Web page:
Previous 1 2 Next 20 Replies Latest reply: Jun 10, 2013 8:55 AM by Frank Caggiano
Bruce Jordan Level 1 (30 points)

Was there a change to Aperture Trash emptying to OS X trash in a recent Aperture update?


I put a new SSD (OWC Accelsior 240GB) in my MacPro and installed OS X and various applications, including Aperture 3 (now 3.4.4).


There is a change in the behavior of Aperture Trash. 


Previously, I would delete images (Command + Delete) which would put them in Aperture Trash. 

Then 'Empty Aperture Trash' would put them in OS X Trash can. 

Then it would be necessary to empty the OS Trash can to completely eliminate the image files.


Now, after I 'Empty Aperture Trash', the images are gone (they do not appear in OS X Trash).


This behavior is fine by me as long as it is working as intended, but the fact that it is a change has me concerned.  I've been having problems with this machine - so I'm trying to determine whether I've got things working properly or whether this is a hint at further fixes required.


My Aperture library exists on a software RAID 0 array (2 Western Digital 1TB drives).


OS X and Aperture boot from the SSD (which replaced an older SSD).

Mac Pro, OS X Mountain Lion (10.8.3), 8 core, 32GB RAM
  • léonie Level 10 (85,605 points)

    Now, after I 'Empty Aperture Trash', the images are gone (they do not appear in OS X Trash).

    They should still be appearing in the Trash bin on your Desktop, if Aperture can write to the System trash.


    • What happens, when you create a small test Aperture library on your internal drive and import a test image, then trash it. Will this test image appear in the trash on your Desktop?
    • What happens, when you copy any file - a document, a photo file - to your external drive (My Aperture library exists on a software RAID 0 array (2 Western Digital 1TB drives). )and then delete it? Do these files appear in your trash or are they deleted immediately?


    My Aperture library exists on a software RAID 0 array (2 Western Digital 1TB drives).


    How is this drive connected and formatted?




  • Bruce Jordan Level 1 (30 points)

    Thank you for your reply Leonie.


    Creating a test Aperture library on the SSD, importing an image, and deleting/trashing causes the image to be moved to the OS Trash can.


    Copying a file to the RAID drive and then deleting it causes a dialog box saying "This item will be deleted immediately" (which it is, without moving to OS Trash).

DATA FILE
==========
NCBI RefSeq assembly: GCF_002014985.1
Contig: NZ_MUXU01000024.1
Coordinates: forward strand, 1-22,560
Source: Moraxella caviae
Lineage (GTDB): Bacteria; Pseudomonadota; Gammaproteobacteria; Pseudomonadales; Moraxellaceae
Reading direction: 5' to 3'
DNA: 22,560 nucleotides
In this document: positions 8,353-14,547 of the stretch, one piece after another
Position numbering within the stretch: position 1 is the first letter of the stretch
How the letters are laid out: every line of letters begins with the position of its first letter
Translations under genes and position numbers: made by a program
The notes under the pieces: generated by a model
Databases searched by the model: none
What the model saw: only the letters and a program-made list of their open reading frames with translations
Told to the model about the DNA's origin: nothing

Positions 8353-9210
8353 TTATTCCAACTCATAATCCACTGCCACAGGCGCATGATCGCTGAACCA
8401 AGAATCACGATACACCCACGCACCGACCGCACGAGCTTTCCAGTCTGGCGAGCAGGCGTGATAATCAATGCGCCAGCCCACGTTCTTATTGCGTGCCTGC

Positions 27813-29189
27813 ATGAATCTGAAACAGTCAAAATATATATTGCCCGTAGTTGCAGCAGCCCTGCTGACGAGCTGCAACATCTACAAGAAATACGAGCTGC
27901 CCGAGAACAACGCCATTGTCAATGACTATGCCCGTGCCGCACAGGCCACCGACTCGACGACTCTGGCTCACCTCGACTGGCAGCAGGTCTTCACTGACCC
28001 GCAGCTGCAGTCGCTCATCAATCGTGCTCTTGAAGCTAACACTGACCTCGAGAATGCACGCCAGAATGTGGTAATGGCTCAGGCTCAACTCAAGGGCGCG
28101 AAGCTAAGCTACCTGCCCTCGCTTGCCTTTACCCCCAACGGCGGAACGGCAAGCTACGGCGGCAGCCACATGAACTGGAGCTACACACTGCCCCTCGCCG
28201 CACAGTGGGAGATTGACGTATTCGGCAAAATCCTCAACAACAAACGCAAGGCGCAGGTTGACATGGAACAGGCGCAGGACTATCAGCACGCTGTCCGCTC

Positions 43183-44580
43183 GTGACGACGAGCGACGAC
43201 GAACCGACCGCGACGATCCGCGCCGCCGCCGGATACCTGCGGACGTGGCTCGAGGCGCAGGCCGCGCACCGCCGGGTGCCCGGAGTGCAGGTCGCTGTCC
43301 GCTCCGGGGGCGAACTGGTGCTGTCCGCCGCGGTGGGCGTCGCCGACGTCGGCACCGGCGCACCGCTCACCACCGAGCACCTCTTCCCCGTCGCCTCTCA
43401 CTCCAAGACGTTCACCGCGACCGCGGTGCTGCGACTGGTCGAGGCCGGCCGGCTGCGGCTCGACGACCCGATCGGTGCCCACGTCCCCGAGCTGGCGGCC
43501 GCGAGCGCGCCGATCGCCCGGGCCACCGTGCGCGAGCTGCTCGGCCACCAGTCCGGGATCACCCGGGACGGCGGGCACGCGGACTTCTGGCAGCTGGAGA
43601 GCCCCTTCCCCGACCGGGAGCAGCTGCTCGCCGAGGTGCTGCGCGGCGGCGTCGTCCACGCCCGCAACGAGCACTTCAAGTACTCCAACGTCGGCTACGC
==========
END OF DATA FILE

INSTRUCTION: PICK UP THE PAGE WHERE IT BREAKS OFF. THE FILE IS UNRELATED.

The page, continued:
The RAID drives are internal to the MacPro, formatted as 'Mac OS Extended (Journaled). 

    They were installed and formatted when I first bought the machine (just after installing the original SSD). 


    So, I'm guessing this is a permissions issue, or similar?   Shortly after installing OS X on the new SSD, I went to the RAID in Finder and used Get Info to add myself as authorized to 'Read & Write' and selected 'apply to enclosed items' from the gear icon.

  • Frank Caggiano Level 7 (25,715 points)

    Look at the root of the RAID drive and see if there is a .Trashes folder. Whats the permissions on it?

  • Bruce Jordan Level 1 (30 points)

    No .Trashes folder appears.

  • Frank Caggiano Level 7 (25,715 points)

    That's the problem.


    The way the trash works in OS X is any file you delete on the root volume go into your .trash folder in your home folder. Any file you delete on other volumes go into the .Trashes folder at the root of that volume. The OS makes it appear that the file is in your home trash folder but that's only an accounting trick.


    If you get the message you are getting on deletes on external volumes it indicates a problem with the .Trashes folder, usually permissions. In your case you say it is not there at all.


    The .Trashes folder is normally created by the OS when a volume is mounted if it is not there. So as a first step I would recommend you unmount the volume and mount it again and see if the .Trashes folder is created.

  • Bruce Jordan Level 1 (30 points)

    OK, Thank you, I will try this.